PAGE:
Emily is founding director of the Tow Center for Digital Journalism at Columbia's Graduate School of Journalism and a leading thinker, commentator and strategist on digital journalism. Established in 2010, the Tow Center has rapidly built an international reputation for research into the intersection of technology and journalism. The majority of Bell’s professional career was spent at Guardian News and Media in London working as an award winning writer and editor both in print and online. As editor-in-chief across Guardian websites and director of digital content for Guardian News and Media, Bell led the web team in pioneering live blogging, podcasting, multimedia formats, data and social media, making the Guardian an internationally awarded beacon of digital transformation.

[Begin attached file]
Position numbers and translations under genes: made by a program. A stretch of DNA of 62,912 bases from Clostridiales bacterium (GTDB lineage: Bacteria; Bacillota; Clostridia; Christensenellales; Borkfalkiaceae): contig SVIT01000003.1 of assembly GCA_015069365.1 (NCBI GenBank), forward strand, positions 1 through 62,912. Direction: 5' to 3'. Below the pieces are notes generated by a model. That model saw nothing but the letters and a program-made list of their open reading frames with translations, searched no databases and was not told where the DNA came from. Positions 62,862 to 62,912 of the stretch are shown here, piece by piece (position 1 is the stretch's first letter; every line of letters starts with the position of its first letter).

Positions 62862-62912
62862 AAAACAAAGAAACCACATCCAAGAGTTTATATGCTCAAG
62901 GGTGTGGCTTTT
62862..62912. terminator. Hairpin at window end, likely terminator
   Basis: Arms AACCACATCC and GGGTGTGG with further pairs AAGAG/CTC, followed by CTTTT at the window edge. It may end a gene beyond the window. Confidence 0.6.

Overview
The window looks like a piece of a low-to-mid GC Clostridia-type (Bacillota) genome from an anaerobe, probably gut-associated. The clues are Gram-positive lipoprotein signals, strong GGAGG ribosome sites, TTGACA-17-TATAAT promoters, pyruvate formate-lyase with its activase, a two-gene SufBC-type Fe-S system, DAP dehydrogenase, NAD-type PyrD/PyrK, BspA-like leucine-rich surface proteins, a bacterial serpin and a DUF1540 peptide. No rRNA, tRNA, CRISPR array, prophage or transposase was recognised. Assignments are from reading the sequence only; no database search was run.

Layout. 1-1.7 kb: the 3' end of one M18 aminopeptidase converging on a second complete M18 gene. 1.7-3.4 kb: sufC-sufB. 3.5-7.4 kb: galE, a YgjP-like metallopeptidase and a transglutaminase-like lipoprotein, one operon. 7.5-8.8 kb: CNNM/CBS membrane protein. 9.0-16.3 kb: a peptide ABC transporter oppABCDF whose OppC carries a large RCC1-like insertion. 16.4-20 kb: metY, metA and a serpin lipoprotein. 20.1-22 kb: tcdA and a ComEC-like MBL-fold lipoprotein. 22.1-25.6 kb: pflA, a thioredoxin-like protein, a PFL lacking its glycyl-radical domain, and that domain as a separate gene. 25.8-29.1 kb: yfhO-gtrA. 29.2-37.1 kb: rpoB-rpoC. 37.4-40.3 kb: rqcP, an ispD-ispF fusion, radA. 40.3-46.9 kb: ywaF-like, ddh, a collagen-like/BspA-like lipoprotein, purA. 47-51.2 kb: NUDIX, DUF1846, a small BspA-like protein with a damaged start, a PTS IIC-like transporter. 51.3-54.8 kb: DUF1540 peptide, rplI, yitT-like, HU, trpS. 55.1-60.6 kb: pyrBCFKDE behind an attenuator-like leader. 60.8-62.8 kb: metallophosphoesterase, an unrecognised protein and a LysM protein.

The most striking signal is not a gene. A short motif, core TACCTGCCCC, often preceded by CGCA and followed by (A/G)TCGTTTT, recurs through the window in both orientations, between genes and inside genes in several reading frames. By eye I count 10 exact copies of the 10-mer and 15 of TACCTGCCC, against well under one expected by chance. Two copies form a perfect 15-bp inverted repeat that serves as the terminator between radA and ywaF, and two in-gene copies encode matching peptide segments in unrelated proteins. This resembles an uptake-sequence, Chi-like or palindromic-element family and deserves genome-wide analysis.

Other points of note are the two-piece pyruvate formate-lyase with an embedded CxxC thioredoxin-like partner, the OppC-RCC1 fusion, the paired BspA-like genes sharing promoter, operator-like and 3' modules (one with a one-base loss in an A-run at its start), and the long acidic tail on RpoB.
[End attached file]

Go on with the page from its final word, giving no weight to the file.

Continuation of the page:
She is co-author of a number of lectures and papers on the transformation of journalism, including Post Industrial Journalism: Adapting to the Present (2012) with CW Anderson and Clay Shirky, co-editor of the book Journalism After Snowden (2017) and most recently ‘The Platform Press: How Silicon Valley Re-engineered Journalism’ with Taylor Owen in 2017. Emily is a trustee on the board of the Scott Trust, the owners of The Guardian, a member of Columbia Journalism Review’s board of overseers, an adviser to Tamedia Group in Switzerland, has served as chair of the World Economic Forum’s Global Advisory Council on social media, and has served as a member of Poynter’s National Advisory Board. She delivered the Reuters Memorial Lecture in 2014, the Hugh Cudlipp Lecture in 2015, and was the 2016 Humanitas Visiting Professor in Media at the University of Cambridge. and gave the AN Smith Annual Lecture in Australia in 2017. Emily continues to write a regular column for the Guardian and Columbia Journalism Review, and is a contributor to the New York Times, CNN, the BBC, and numerous other outlets. She lives in New York City with her husband and three sons.